1. Welcome to Baptist Board, a friendly forum to discuss the Baptist Faith in a friendly surrounding.

    Your voice is missing! You will need to register to get access to all the features that our community has to offer.

    We hope to see you as a part of our community soon and God Bless!

Is God Needy?

Discussion in 'Baptist Theology & Bible Study' started by agedman, Jun 10, 2019.

  1. agedman

    agedman Well-Known Member
    Site Supporter

    Joined:
    Nov 4, 2011
    Messages:
    8,039
    Likes Received:
    613
    Faith:
    Baptist
    The Bible often distinguishes the God and the Lord Jesus by using them not interchangeably but in concert.

    Paul uses the two names in terms of access. That is through Christ access is gained to God. In Romans 3, we read that righteousness comes from God through faith in Jesus Christ.

    For the purpose of THIS thread, the use of God is restricted to the Father. We will assume as did Paul the God is the Sovereign in which even the Son submits.

    This is the view of Paul in 1 Corinthians 15:
    24Then comes the end, when he delivers the kingdom to God the Father after destroying every rule and every authority and power. 25For he must reign until he has put all his enemies under his feet. 26The last enemy to be destroyed is death. 27For “Godc has put all things in subjection under his feet.” But when it says, “all things are put in subjection,” it is plain that he is excepted who put all things in subjection under him. 28When all things are subjected to him, then the Son himself will also be subjected to him who put all things in subjection under him, that God may be all in all.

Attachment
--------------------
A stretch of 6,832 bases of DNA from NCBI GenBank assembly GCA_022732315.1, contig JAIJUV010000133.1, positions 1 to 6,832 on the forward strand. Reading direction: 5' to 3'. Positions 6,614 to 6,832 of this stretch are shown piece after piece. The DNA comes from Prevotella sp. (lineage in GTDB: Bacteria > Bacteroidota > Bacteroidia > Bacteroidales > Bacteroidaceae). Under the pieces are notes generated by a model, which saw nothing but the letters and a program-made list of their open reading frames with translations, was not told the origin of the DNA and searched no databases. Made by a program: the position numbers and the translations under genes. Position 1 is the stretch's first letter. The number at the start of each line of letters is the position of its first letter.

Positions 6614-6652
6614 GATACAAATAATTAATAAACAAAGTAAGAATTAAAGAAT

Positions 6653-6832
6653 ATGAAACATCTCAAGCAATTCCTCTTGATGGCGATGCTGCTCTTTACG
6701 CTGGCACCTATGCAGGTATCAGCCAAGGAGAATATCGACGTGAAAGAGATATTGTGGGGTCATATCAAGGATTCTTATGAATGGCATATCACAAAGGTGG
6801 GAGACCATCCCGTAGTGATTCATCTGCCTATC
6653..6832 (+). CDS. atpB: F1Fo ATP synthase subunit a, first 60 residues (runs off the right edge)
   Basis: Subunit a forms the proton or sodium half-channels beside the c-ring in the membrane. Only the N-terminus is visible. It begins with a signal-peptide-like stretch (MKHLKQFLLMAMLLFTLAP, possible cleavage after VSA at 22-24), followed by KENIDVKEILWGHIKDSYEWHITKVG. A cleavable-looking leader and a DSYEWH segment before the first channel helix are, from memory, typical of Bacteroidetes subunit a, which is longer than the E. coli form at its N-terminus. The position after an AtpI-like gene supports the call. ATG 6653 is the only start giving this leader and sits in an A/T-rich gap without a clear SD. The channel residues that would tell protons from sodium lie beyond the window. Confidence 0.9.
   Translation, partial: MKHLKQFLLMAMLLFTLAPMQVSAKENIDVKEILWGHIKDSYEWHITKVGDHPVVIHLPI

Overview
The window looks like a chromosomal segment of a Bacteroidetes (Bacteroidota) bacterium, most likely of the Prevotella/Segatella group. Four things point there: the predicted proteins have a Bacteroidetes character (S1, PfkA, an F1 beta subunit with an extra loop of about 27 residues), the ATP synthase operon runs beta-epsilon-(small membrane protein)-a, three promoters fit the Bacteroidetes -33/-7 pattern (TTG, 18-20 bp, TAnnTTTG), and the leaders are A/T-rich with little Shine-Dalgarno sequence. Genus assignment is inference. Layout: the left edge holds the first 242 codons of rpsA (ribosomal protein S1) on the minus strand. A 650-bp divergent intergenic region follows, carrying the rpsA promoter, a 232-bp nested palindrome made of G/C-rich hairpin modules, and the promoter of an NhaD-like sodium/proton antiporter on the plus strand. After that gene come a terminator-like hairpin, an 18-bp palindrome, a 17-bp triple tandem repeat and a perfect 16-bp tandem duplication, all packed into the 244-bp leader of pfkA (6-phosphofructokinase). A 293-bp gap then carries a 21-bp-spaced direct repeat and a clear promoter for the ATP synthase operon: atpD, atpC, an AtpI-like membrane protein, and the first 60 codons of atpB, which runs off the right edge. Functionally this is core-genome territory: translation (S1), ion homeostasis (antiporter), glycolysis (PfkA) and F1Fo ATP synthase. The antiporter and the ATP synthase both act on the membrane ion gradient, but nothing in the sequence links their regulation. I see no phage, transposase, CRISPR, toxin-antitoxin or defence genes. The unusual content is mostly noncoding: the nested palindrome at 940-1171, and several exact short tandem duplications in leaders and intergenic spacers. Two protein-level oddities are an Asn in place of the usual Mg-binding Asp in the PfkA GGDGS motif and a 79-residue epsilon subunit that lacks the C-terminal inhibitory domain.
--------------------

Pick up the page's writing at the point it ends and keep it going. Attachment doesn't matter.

The question of this thread is our own presentation of God the Father.

    Is God as needy?

    Or

    Is God as self contained supreme ruler having no needs?
     
    • Friendly Friendly x 1
  2. agedman

    agedman Well-Known Member
    Site Supporter

    Joined:
    Nov 4, 2011
    Messages:
    8,039
    Likes Received:
    613
    Faith:
    Baptist
    My own view is that God is not in any way needy. There is no capacity to be desirous, in want, deprived, ...

    As a result, when one reads that God desires, wants, needs ... then it must be taken from the view that such is not expressed as a human attribute which typically derives from lust.

    Rather, in His completeness, He can abundantly satisfy the needs of others, for He has no need.

    He can first love, because He is Love. He lays out the best offer of salvation not from need or desire, but because the purity and abundance of His love compels.

    He prepares a place for all (though some may not like it) not because of some need of retribution or desire to punish, but because His love obliges He offer what is best for individuals, creation, and even the enemy of the believer. The place is everlasting, for the best offer is every lasting.

    He gave commandment to Moses of the best offer to express both His character, holiness, and expectation. God did not need to give commandment. Rather, His love compelled the best offer to be given that humankind may know and sin be named.

    He does not need, is not desirous, is not wanting, ... because such are not within the character of God, but is very much a part of the unregenerate.

    A not needy/desirous God is a very important perspective to maintain when bringing the interpretation to certain Scriptures in which the human attribute of need, want, desire, ... is placed in the same sentence of God.

    Either God is lacking and is therefore needy, desires, wants, lusts... or God is not shackled by such and therefore has no such motivating factors.
     
  3. MB

    MB Well-Known Member

    Joined:
    Apr 13, 2006
    Messages:
    3,823
    Likes Received:
    90
    Faith:
    Baptist
    It would seem to me that being in need of something is always present. God made man. Why? God created the heavens and the Earth. Why? God sent His Son to die that we might live. Why?